‘Failure due to dishonesty’ at SFU

Last year, Simon Fraser University in Vancouver introduced a new grade for university courses: ‘FD’ or ‘failure due to dishonesty.’ Department chairs are empowered to give the grade on the basis of “behavior [that] warrants a severe penalty”. Usually, it is applied to repeat offenders. The grade continues to appear on a student’s transcript until two years after graduation.

To me, this seems like a sensible thing to do. Particularly when it comes to take-home essays, cheating in university is easy. When students do it, they harm the quality of education that everybody gets, while also gaining unfair advantages when it comes to things like scholarships. Having a mechanism for conveying the fact that someone has behaved in a seriously improper way (rather than failing a course for some more acceptable reason) would be beneficial both in terms of deterring bad conduct and by giving an obvious sign to anyone making decisions on the basis of a transcript, whether the issue at hand is a scholarship, grad school admission, or a job.

Author: Milan

In the spring of 2005, I graduated from the University of British Columbia with a degree in International Relations and a general focus in the area of environmental politics. In the fall of 2005, I began reading for an M.Phil in IR at Wadham College, Oxford. Outside school, I am very interested in photography, writing, and the outdoors. I am writing this blog to keep in touch with friends and family around the world, provide a more personal view of graduate student life in Oxford, and pass on some lessons I've learned here.

6 thoughts on “‘Failure due to dishonesty’ at SFU”

  1. As long as standards are applied in a fair and impartial way, this proposal doesn’t seem problematic. There should be some sort of audit procedure to make sure everyone is getting equal treatment, however.

    For instance, everyone should get the same number of warnings.

  2. Seems sensible to me, although there is a lot of potential for inconsistent application. At the moment a lot of students essentially get away with cheating, so having a penalty that isn’t too onerous for teaching staff to pursue is important. I do wonder why they chose to have it only appear on the transcript for 2 years, though.

  3. Perhaps for exactly the reason you mention: instructors may be unwilling to impose a penalty that would be a perpetual black mark.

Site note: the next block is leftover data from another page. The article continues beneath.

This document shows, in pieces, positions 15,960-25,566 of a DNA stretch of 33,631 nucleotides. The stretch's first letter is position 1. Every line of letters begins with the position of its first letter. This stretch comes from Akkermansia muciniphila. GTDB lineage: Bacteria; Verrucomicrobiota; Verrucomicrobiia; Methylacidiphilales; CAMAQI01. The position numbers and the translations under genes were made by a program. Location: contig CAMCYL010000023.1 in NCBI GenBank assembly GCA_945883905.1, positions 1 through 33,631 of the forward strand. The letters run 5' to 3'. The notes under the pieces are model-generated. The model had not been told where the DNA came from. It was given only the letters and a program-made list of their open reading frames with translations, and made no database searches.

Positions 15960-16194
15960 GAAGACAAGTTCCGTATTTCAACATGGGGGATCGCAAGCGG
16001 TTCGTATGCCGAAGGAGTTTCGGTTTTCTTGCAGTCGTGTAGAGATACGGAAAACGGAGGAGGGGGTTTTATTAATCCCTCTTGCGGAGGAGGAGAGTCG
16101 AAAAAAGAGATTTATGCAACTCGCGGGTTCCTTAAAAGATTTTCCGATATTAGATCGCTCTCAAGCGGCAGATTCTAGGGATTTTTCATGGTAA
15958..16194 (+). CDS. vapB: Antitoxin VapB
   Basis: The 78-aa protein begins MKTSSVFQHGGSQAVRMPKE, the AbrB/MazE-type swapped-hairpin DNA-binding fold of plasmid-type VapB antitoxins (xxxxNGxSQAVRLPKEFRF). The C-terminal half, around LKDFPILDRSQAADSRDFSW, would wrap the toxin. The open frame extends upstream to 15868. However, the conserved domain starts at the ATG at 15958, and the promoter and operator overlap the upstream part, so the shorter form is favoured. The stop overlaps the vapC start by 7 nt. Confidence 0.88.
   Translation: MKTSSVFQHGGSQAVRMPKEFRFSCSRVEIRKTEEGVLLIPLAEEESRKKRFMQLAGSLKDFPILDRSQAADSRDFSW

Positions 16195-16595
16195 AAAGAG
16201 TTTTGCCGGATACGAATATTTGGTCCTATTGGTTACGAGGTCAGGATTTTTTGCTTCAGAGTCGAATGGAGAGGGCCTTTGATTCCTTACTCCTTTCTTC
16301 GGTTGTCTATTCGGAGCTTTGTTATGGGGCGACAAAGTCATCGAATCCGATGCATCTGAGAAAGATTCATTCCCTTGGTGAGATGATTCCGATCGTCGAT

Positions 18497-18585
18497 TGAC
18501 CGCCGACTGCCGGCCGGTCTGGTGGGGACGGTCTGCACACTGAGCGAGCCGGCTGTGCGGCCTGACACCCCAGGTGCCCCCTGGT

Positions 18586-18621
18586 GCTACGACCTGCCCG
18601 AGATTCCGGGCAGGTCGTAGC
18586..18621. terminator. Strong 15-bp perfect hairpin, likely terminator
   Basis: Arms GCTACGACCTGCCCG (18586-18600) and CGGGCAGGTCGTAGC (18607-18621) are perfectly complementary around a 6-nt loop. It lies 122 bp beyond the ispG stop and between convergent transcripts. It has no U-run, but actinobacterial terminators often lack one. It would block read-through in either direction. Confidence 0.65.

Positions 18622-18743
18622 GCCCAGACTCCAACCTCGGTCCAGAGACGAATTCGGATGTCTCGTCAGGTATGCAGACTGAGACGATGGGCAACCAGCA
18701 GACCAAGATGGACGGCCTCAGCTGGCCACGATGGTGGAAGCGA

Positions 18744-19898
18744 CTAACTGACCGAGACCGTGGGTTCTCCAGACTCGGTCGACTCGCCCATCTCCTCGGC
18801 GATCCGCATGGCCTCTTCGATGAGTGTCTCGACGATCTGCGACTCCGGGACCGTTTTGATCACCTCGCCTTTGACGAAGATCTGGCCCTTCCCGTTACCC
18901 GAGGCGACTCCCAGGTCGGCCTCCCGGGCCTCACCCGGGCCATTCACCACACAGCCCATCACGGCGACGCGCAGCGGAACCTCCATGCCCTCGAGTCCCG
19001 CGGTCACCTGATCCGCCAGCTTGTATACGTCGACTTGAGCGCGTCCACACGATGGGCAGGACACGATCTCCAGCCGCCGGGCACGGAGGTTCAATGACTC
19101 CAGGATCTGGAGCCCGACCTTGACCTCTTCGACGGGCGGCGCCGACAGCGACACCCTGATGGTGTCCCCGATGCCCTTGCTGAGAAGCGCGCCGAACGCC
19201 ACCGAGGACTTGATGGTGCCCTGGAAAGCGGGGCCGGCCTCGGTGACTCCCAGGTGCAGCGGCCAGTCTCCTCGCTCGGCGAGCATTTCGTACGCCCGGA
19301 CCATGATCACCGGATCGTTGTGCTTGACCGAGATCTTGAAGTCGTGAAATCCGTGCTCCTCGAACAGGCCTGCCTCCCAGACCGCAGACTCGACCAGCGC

4. @Milan: It’s the department chair that awards this wonderful grade, not the prof. The prof simply reports academic dishonesty, and a separate process begins to decide how to handle it, using the new “permanent record” system which holds every documented case of academic dishonesty for all students at SFU.

    It makes sense to have this power delegated to the chair, forcing it to be something only awarded after a lengthy investigation. It removes the ability of a prof to award it, so a cheating student can’t blame the prof for “ruining his/her life”, and shows that the student really had to earn it rather than being able to claim “the prof hard it in for me”. It also makes the decision more impartial and objective, so students can’t use some sob story to excuse their dishonesty.

  5. In my experience, the University of Toronto (at least the Political Science department) is very lax about plagiarism. Profs for the most part seem to not want to be bothered with it, and unless a student confesses during an interview about a suspicious paper it seems they won’t even get a warning.

    Furthermore, all over campus there are constantly posters for custom essay writing services. Since our only real tools for identifying plagiarism are TurnItIn and the unlikely chance that a TA will notice a major difference between a student’s performance on a paper and their performance in class, plagiarism could be widespread.

    Personally, I would investigate the paper writing companies and expel any U of T students involved as customers or authors. Perhaps even advertising a false company and then giving a very stern warning to any students who try to buy from it would be justified. Requiring more papers to be written in class could also help, as it eliminates the possibility of many sorts of academic malfeasance

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